My knee-jerk and semi-superficial review of the Giants 2013 draft

My preliminary grade for this year's draft is "C-".

It has the possibility of moving down as far as a "D" or up as high as a "B-", depending on how many of the high-upside younger prospects they sign (especially those drafted after the 10th round).

This is a difficult draft class for me to judge. On the positive side, John Barr deep-sixed his previously consistent tendency to shun high school prospects - especially when speaking of the first 5 rounds of the draft. Barr had only selected a total of 3 high schoolers during the first 2 (and first 5) rounds total in all of his 5 previous drafts (Zack Wheeler, Tommy Joseph and Kyle Crick), but this year he picked 2 HS prospects with his first 2 picks!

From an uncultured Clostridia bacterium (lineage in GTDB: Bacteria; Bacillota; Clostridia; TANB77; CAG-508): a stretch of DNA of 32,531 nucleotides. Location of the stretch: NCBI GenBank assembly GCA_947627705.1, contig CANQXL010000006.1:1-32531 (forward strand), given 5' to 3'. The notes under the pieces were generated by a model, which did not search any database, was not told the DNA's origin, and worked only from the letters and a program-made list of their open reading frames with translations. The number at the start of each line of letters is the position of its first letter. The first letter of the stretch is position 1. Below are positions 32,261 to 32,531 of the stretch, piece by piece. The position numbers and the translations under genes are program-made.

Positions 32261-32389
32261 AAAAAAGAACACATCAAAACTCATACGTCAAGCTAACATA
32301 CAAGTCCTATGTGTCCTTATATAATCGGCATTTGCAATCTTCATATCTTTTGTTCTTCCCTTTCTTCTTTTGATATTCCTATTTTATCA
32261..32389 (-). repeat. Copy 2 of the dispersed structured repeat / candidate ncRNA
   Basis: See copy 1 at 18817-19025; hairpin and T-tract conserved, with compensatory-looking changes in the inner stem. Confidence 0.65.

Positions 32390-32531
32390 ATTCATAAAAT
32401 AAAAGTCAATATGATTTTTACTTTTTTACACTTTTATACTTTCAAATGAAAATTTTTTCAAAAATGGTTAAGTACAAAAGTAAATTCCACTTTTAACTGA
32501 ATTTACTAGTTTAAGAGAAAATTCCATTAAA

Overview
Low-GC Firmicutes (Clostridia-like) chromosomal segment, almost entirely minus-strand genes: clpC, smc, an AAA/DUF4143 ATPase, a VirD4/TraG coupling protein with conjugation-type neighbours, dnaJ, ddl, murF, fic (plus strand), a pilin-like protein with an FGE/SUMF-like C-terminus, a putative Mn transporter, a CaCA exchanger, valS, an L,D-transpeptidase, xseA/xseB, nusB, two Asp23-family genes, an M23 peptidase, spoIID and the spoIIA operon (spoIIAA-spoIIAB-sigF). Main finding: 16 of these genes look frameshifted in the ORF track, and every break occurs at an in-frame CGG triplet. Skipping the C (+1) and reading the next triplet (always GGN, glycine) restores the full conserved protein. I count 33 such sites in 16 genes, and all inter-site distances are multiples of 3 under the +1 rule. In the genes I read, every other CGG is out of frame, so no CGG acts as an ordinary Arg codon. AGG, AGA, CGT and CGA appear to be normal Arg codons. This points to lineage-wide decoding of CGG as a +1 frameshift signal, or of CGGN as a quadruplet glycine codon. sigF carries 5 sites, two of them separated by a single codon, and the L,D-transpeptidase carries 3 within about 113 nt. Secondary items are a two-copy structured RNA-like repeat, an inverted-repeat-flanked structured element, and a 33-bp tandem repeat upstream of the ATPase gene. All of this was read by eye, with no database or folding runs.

On the negative side, I really, really disliked the Ryder Jones pick in round 2 - unless they already have some insight that they will be able to sign him away from Stanford for at least 10% undesrslot. Additionally, during Day 2 of the draft (rounds 3 through 10) Barr reverted back to his typical and uninspiring tendency to draft Tier 4 or lower college guys - mainly with only 1 or 2 above average tools. These college guys also tended to be prospects that Barr and his scouts had seen play in the Cape Cod League the previous summer. The Cape Cod League preference is getting to be a true negative feature of Barr drafts. Looking back at the 13 CCL alumni that Barr has drafted during the first 10 rounds in the previous 5 years, only Buster Posey and Brandon Crawford can currently be considered success stories - granted the jury is still out on many of the guys in this group that he drafted in only the last 3 years. And, truthfully, the Buster Posey pick can't be attributed to the CCL preference, as the Giants would have picked Posey at #6 overall even if he had never played a single inning of summer ball in 2005-2007.